Are the Schools Certified or Accredited ? Not many North Carolina truck driving schools are accredited due to the stringent process and cost to the schools. However, certification is more commonplace and is provided by the Professional Truck Driver Institute (PTDI). A school is not required to become certified, but there are several advantages. Potential students know that the training will be of the highest standard, and that they will get lots of driving time. As an example, PTDI mandates 44 hours of actual driving time, not simulations or ride-alongs. So if a school’s course is certified (the course, not the school is certified), students know that the curriculum and training will fulfill the very high benchmarks set by PTDI.
How Long in Business? One indicator to help evaluate the quality of a truck driving school is how long it has been in business. A poorly ranked or a fly by night school normally will not be in business very long, so longevity is a plus. On the other hand, even the best of North Carolina schools had to start from their first day of training, so consider it as one of several qualifiers. You can also ask what the school’s history is concerning successful licensing and job placement of its graduating students. If a school won’t share those numbers, look elsewhere. The schools should also have associations with local and national trucking firms. Having a large number of contacts not only affirms a superior reputation within the trade, but also bolsters their job placement program for graduates. It also wouldn’t be a bad idea to check with the North Carolina licensing authority to make sure that the CDL trucking schools you are researching are in good standing.
How Good is the Training? At a minimum, the schools should be licensed in North Carolina and hire instructors that are trained and experienced. We will talk more about the teachers in the next section. Also, the student to instructor proportion should be no greater than 4 to 1. If it’s any higher, then students will not be getting the personalized instruction they will need. This is especially true regarding the one-on-one instruction for behind the wheel training. And watch out for any school that professes it can train you to drive trucks in a comparatively short time frame. Learning to be a truck driver and to drive a tractor trailer skillfully takes time. Most North Carolina schools offer training programs that run from 3 weeks to as long as 2 months, based on the class of license or kind of vehicle.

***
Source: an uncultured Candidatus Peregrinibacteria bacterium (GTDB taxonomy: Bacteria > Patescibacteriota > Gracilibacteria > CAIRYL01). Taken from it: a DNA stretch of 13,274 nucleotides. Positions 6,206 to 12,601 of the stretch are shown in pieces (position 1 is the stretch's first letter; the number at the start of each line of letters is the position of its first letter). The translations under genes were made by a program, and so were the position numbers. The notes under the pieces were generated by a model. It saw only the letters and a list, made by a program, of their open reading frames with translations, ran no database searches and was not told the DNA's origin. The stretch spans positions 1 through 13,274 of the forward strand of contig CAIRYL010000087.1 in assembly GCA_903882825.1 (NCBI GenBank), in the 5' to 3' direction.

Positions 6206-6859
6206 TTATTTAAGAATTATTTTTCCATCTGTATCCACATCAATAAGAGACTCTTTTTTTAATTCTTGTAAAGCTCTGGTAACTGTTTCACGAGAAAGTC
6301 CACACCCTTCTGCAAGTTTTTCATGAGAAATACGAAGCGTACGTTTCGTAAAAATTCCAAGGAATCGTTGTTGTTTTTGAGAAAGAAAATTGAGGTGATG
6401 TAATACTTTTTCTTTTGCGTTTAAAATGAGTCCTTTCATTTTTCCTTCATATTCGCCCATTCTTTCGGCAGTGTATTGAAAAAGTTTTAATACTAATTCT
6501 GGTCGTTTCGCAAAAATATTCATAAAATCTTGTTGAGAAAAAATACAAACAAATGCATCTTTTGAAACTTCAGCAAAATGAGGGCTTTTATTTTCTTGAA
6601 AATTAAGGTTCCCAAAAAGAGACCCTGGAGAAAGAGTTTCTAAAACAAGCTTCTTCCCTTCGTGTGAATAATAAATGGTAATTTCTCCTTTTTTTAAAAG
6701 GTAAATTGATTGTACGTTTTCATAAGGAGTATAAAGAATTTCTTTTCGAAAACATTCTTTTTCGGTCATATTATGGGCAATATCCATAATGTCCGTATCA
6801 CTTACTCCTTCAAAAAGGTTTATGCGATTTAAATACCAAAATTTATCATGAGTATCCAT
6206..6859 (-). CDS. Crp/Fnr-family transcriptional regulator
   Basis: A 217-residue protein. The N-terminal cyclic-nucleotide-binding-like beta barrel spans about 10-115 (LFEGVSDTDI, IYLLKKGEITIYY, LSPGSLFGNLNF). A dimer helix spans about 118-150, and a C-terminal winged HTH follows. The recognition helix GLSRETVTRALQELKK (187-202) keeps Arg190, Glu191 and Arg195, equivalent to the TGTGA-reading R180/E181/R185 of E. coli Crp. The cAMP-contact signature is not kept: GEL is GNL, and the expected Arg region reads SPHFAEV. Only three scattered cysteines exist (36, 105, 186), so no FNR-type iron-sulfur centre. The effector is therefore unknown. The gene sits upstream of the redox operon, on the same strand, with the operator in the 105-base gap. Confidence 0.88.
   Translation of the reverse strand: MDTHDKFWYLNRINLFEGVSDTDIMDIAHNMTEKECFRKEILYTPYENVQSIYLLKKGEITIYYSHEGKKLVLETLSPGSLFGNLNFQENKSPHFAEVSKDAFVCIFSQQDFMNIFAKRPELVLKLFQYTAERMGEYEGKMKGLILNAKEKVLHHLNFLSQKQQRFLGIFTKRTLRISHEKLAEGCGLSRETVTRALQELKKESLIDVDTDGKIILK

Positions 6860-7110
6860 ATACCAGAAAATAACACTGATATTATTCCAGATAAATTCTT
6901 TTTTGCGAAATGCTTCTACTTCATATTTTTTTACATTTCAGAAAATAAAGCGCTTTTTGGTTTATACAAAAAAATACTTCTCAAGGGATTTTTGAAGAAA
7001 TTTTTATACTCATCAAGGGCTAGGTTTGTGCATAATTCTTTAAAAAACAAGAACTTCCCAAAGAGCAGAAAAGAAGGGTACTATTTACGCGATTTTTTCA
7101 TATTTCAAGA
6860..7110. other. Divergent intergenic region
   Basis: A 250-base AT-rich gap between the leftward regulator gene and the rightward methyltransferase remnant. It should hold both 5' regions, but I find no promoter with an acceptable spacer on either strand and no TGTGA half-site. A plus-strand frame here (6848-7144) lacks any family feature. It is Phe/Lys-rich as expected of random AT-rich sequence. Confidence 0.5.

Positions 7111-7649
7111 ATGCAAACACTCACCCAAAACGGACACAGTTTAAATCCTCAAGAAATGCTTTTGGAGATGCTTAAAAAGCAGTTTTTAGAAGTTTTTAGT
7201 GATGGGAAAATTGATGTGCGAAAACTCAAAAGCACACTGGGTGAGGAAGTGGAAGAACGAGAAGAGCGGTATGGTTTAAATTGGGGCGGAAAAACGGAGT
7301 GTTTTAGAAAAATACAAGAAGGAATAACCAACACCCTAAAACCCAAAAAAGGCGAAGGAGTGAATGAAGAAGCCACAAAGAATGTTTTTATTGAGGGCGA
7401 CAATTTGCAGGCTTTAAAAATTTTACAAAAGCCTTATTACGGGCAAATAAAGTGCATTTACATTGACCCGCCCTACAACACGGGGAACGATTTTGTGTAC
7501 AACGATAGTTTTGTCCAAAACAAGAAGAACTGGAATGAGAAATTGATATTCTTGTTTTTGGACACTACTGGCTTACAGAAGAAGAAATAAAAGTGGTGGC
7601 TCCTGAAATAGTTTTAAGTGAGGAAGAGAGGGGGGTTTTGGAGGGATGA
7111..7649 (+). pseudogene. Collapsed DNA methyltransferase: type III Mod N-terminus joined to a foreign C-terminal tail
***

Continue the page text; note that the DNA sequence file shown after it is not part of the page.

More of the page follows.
How Experienced are the Instructors? As earlier stated, it’s imperative that the instructors are trained to teach driving methods and experienced as both drivers and instructors. Even though several states have minimum driving time requirements to qualify as a teacher, the more successful driving experience a teacher has the better. It’s also vital that the teachers stay current with industry advancements or any new laws or changes in regulations. Assessing instructors might be a little more subjective than other criteria, and perhaps the ideal approach is to check out the North Carolina school and speak with the teachers in person. You can also talk to a few of the students going through the training and find out if they are happy with the quality of instruction and the teacher’s qualification to train them.
Enough Driving Time? Above all else, a great truck driver school will furnish sufficient driving time to its students. Besides, isn’t that what it’s all about? Driving time is the actual time spent behind the wheel operating a truck. While the use of simulators and ride-a-longs with other students are necessary training methods, they are no replacement for real driving. The more instruction that a student receives behind the wheel, the better driver she or he will be. Although driving time differs among schools, a good benchmark is 32 hours at a minimum. If the school is PTDI certified, it will furnish a minimum of 44 hours of driving time. Check with the North Carolina schools you are researching and find out how much driving time they provide.